When workers feel their workplace cares about their growth and development, they’re more likely to commit to their goals and the organization, as well as feel greater job satisfaction.

Growth is a significant part of human nature, and we have an intrinsic desire to continue to grow and develop throughout various aspects of our lives. In young children and adolescents, this growth is regular and consistent, therefore easily noticeable. As we age, we still have a desire for growth and development – but it may look a bit different. As adults, we spend a significant amount of time at work, and as such growth and development in our professional lives is important. If there aren’t opportunities for growth and development at work, many will choose to take another job if the opportunity arises. 

How do we recognize growth and development in the workplace?

Growth and development is present in a work environment where workers receive encouragement and support in the development of their interpersonal, emotional, and job skills. Such workplaces provide a range of internal and external opportunities for workers to build their repertoire of competencies. This will not only help with their current jobs, but will also prepare them for possible future positions. 

Why is Growth and Development Important?

When workers feel their workplace cares about their growth and development, they’re more likely to commit to their goals and the organization, as well as feel greater job satisfaction. This also directly enhances staff well-being. Providing access to opportunities to develop personal and interpersonal skills, aside from learning specific skills for their role, is an important component in promoting caring for oneself, strengthening relationships, and relating to others.

What happens when employees don’t have opportunities for growth and development?

Employees who are not challenged by their work will grow bored, their well-being will suffer, and their performance will drop. When staff don’t have opportunities to learn and improve their interpersonal and psychological skills, the result can be conflict, disengagement and distress.

An organization with good growth and development would be able to state that: 

  • workers receive feedback at work that helps them grow and develop; 
  • supervisors are open to worker ideas for taking on new opportunities and challenges; 
  • workers have opportunities to advance within their organization;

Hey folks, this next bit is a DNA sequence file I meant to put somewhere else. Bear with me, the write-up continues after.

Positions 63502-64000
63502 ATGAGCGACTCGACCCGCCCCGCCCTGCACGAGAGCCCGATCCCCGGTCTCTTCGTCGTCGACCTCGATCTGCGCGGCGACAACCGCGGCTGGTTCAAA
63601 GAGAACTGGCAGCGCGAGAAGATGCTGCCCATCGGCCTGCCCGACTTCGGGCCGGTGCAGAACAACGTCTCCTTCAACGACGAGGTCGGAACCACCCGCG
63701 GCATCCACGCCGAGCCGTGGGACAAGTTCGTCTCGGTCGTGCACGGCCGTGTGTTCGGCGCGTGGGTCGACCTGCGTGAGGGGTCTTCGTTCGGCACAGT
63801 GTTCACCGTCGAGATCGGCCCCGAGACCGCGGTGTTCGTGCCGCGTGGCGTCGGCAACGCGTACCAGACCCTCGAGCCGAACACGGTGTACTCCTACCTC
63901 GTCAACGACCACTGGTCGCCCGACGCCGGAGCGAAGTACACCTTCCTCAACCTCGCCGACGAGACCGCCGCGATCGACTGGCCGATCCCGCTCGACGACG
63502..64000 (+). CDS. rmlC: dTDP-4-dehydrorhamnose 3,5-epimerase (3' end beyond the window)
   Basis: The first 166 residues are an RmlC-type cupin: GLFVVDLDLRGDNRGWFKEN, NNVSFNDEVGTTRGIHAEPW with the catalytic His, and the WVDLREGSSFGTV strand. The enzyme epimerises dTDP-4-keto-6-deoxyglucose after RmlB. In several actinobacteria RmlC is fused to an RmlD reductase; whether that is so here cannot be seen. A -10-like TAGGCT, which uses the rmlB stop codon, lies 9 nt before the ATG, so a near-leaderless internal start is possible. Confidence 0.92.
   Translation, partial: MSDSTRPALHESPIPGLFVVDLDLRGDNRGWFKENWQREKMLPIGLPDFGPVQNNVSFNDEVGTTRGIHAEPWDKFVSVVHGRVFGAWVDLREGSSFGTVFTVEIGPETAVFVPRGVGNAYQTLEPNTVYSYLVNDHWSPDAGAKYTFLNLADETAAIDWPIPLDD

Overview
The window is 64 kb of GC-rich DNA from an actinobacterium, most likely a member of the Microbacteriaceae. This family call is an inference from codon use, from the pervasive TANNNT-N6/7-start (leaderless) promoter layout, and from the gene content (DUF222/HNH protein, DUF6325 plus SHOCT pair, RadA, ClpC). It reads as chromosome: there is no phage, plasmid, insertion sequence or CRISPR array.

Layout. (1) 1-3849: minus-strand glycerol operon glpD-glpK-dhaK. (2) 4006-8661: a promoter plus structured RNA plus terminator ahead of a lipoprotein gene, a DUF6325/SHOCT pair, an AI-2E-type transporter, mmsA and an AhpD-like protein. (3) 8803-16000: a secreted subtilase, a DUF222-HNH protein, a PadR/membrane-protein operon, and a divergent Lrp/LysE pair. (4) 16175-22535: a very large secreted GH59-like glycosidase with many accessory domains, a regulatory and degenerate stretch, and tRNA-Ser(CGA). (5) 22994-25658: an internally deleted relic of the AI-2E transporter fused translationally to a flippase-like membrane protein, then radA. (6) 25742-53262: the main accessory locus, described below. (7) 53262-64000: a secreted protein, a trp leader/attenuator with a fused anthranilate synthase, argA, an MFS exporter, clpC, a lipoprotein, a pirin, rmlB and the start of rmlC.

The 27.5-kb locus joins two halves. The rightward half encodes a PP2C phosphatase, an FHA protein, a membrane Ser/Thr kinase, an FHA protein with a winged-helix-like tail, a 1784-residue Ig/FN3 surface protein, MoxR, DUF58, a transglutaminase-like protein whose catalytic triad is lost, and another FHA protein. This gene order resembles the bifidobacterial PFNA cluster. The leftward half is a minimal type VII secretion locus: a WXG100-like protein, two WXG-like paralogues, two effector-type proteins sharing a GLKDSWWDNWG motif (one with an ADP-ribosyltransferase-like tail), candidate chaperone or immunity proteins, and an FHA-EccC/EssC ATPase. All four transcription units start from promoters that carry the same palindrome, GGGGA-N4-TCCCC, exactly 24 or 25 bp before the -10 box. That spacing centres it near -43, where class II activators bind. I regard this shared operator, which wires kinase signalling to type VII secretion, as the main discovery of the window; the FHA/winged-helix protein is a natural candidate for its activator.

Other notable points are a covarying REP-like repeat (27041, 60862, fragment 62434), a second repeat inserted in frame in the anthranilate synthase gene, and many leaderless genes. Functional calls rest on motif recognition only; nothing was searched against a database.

• the organization values workers’ ongoing growth and development; and, 
  • workers have the opportunity to develop their “people skills” at work. 

Supporting Growth and Development in the Workplace

Growth and development, even within the workplace, is a personal journey. There are a number of ways an organization can incorporate personal growth and development opportunities: 

1 Start with a plan.

Take the time to develop personal growth plans with each worker in the organization – both at the time of hire, as well as at a regular intervals (e.g., annually). This should be a collaborative process where workers are able to identify particular areas of passion within their work, set personal goals, and identify areas whether they would like to improve or expand their knowledge. 

2 Ask workers what they want or need.

Personal growth and development is dependent on workers’ personal goals and needs. Take the time to ask what type of opportunities are most important and meaningful.

3 Provide mentorship opportunities.

Those who are looking to move up within the organization will learn best from those already in those positions. Mentorship not only provides opportunity to determine whether or not they’re the right fit for that position (see Psychological Demands) but allows the opportunity to build the necessary skills. 

4 Training on ‘soft skills’.

Sometimes individuals may be lacking skills, simply because they aren’t aware of those skills as being directly related to their work. ‘Soft skills’ often relate to non-technical skills – such as emotional self-awareness, emotional control, awareness of others’ emotions, and effective communication. Some other soft skills may include things such as effective time management, task prioritization, and delegation. 

5 Provide feedback.

Those who are recognized and rewarded for their work are more likely to be motivated to continue to grow within the organization. Reward and recognition is not about monetary acknowledgement (assuming individuals are fairly remunerated for the work they do), but rather about acknowledgement and appreciation for one’s efforts. This tends to be more effective when individuals are recognized in a timely fashion, rather than at scheduled reviews. 

Some examples of opportunities for employee growth and development include:

  • Continuing education courses;
  • Tuition reimbursement;
  • Career development or counselling services;
  • Skills training provided in-house or through outside training centers;
  • Opportunities for promotion and internal career advancement;
  • Coaching, mentoring, and leadership development programs; and
  • Personal development; including skills such as emotional intelligence, communication, or physical health.

Final Thoughts on Growth and Development – Ongoing Improvement

Growth and development opportunities within the workplace are going to keep workers happier, healthier, and more committed to their work. So, think outside of the box when it comes to providing opportunities for growth and development within your organization. But don’t forget to ask for input from workers, and provide opportunities to create personalized plans for growth. 

Growth and Development is psychosocial factor 6 from the National Standard of Canada for Psychological Health and Safety (PH&S) in the Workplace (CAN/CSA-Z1003-13/BNQ 9700-803/2013 – Psychological Health and Safety in the Workplace). For more information, see also Guarding Minds at Work (Samra et al.).